the adjacent management unit is one of hold the line to defend housing built close to the cliff edge. Care
will be required to ensure that defences are not outflanked by processes similar to those south-east of
EX 4342-Executive Summary 28/11/01
Figure 8
Coastal management strategy
EX 4342-Executive Summary 28/11/01
Expect rapid erosion
of farmland to south
as timber revetment
Monitor erosion
closely. Frontage
protected within next
management unit.
However, need to
ensure these
defences are not
Year >1
property at
Erosion problems at location away
from Happisburg Village
Geotube #1 at northwest access ramp
Geotube #2 at mid groyne
Assess need for
capital works or
change in beach
Review beach
processes to identify
changes / works
causing erosion.
Year > 1
Protect sea wall
(temporary) to
ensure it is not
No Erosion
Ostend to
Cart Gap
Refurbish /
construct timber
groyne midway
along Happisburgh
Beach Road
Year > 1
Erosion at Ramp /
north end Beach
(Works require new acccess ramp at Beach Rd)
Groyne (timber and/or rock) at south end of Beach Road
Year 0: Construction of:
sea wall at
Cart Gap
Coastal management strategy
Remove or repair as
appropriate to
minimise and
control threat to
primary assets.
Year >1
Revetment is
expected to fail at
various lecoations
- Public safety
- Cost of repair /
Failure of
Figure 8
Construct rock sill
(with fill) between
southern and mid
Year > 1
Erosion at
south end
Beach Road
Erosion problems along Beach
Road frontage at Happisburgh
Year > 1
Construct both
rock sill and
'midway' timber
erosion along
whole frontage
Figure 9
General arrangement of defence works
EX 4342-Executive Summary 28/11/01
Economic viability
The economic viability of the proposed management strategy has been demonstrated through analysis of
the benefit cost ratios associated with each stage of the works. The strategy is based on the concept of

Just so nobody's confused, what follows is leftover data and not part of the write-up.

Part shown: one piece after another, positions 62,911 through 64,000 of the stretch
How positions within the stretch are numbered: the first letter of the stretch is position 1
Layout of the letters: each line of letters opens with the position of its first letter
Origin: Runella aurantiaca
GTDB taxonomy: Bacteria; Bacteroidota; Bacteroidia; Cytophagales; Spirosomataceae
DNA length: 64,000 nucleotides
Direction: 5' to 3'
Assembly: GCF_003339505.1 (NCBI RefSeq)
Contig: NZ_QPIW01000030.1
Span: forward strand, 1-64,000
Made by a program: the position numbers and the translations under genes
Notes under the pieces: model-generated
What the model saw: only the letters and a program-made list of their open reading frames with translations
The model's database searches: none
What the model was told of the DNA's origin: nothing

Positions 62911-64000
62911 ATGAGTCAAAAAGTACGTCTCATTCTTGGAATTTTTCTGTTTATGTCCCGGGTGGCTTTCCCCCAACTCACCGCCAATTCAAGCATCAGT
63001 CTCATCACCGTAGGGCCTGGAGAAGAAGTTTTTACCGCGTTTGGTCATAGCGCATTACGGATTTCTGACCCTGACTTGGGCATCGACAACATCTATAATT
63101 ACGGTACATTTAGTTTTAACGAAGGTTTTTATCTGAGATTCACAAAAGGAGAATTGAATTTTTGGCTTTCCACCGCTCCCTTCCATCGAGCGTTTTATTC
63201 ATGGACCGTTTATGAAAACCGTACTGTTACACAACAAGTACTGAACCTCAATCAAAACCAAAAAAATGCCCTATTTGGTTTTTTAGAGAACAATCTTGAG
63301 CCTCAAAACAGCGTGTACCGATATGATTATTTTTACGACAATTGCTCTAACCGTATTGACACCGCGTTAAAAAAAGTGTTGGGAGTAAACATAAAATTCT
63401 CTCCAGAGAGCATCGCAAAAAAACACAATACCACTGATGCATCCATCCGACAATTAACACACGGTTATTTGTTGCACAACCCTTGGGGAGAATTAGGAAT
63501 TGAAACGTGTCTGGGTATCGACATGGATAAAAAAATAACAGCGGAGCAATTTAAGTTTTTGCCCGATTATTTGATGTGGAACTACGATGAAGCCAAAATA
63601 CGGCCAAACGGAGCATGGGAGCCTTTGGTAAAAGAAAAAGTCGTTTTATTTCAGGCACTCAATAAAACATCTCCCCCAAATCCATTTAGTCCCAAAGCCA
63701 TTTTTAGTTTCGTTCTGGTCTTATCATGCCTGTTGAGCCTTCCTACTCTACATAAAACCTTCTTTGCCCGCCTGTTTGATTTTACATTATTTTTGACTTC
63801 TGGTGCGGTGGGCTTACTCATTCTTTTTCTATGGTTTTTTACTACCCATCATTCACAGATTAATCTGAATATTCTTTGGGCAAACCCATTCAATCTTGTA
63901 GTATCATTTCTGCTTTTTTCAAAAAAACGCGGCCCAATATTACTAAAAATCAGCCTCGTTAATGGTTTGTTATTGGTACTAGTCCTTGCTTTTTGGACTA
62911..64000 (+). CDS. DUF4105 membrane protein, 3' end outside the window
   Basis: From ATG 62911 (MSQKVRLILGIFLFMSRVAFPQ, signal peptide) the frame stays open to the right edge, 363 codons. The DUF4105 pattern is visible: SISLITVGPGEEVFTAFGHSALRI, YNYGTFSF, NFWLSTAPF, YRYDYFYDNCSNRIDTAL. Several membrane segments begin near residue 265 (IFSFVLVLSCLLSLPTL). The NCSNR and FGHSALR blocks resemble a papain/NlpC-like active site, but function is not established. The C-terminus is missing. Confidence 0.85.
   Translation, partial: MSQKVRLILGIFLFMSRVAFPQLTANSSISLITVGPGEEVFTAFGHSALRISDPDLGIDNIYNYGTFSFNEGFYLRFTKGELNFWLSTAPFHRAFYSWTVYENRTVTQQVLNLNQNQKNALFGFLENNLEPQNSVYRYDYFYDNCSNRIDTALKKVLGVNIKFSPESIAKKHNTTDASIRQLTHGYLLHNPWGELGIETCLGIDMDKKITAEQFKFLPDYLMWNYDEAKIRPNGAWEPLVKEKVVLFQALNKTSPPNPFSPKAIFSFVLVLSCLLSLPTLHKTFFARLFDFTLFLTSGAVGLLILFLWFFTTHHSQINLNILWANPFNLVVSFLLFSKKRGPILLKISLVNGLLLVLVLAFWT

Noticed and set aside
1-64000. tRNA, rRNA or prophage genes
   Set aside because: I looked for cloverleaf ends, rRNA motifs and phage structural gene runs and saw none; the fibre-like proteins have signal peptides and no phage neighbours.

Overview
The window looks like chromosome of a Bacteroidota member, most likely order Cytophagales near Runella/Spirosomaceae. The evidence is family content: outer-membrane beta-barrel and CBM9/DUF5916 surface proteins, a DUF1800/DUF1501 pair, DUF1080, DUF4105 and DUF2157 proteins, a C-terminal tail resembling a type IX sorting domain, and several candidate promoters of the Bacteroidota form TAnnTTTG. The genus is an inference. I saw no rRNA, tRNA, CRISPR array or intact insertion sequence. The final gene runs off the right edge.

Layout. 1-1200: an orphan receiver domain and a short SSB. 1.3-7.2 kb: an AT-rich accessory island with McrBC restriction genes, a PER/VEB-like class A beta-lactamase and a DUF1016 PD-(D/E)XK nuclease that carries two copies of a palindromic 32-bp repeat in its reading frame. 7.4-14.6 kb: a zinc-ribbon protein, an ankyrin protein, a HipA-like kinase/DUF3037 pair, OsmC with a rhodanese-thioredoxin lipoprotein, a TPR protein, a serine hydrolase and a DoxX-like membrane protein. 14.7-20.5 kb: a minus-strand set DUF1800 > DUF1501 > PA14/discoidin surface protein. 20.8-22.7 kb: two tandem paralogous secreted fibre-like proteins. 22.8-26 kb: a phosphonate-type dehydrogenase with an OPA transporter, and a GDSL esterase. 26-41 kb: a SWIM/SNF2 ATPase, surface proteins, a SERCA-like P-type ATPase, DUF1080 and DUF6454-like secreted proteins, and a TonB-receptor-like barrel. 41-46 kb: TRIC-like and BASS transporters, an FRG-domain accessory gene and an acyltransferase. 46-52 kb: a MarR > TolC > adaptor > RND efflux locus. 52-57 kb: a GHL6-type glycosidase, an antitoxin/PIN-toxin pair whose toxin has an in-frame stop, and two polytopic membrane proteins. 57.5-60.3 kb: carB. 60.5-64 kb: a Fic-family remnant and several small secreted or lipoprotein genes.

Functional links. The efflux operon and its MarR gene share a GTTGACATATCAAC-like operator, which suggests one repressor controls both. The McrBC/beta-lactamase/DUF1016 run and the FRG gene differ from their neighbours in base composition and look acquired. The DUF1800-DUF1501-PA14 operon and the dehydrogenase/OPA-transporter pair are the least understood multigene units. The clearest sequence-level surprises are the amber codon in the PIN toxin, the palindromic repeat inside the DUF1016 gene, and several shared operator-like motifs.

progressively increasing the extent of defences (to a maximum) to allow an assessment of performance and
identification of the need for additional measures. The BC ratio for the works therefore depends upon the
extent of protection eventually required, and the timing of such works. In calculating these figures
consideration was also given to the value of assets that remain at threat under the proposed management
solution (£83K) and the additional cost of monitoring that results through implementation of the
management scheme (£25K).
Taking all of these costs into consideration, the NPV of assets protected has been estimated as between
£1.1M and £1.4M. Combining these figures with the cost of works, maintenance and monitoring, a benefit
cost ratio may be calculated. A range has been given for the ratio below depending upon whether the ratio
relates to the 50:50 combined do nothing scenario or the 70:30 combined scenario.
Completion of Stage I
PV Costs = £503k
Works BC Ratio:
2.8 ↔ 2.1
Completion of Stage II
PV Costs = £564k
Cumulative BC Ratio
2.5 ↔1.9
Completion of Stage III
PV Costs = £708k
Cumulative BC Ratio: 2.0 ↔1.5
DEFRA priority scoring for grant aid
The proposed management strategy has been reviewed according to the priority scoring methodology that
MAFF published in 1997. Under this system a score of 8 has been allocated to land use and hazard, 10 to
urgency and between 4 and 6 for economic justification.
This results in a combined total DEFRA score of between 22 and 24 points, which exceeds the current
threshold for an acceptable coastal defence scheme.
Strategy revisions and activities to support future coastal management
Typically, the management strategy should be reviewed every 5 years. The overriding issue of concern
along this study frontage is the rapid and severe erosion of land that has occurred to the south-east of
Happisburgh, which will also occur in other areas along the frontage as the existing timber defences fail.
Given that lengths of defence may fail during a single storm, and that significant erosion of land can also
occur within a single storm, it is essential that any development of erosion and performance of the strategy
is monitored on a regular basis. Key issues for any strategy review and update will therefore include:
Progress on implementation of the management plan and monitoring programme
The performance of existing timber defences and impact on local erosion rates
The effectiveness against erosion of the management strategy staged works
The need to update the strategy
EX 4342-Executive Summary 28/11/01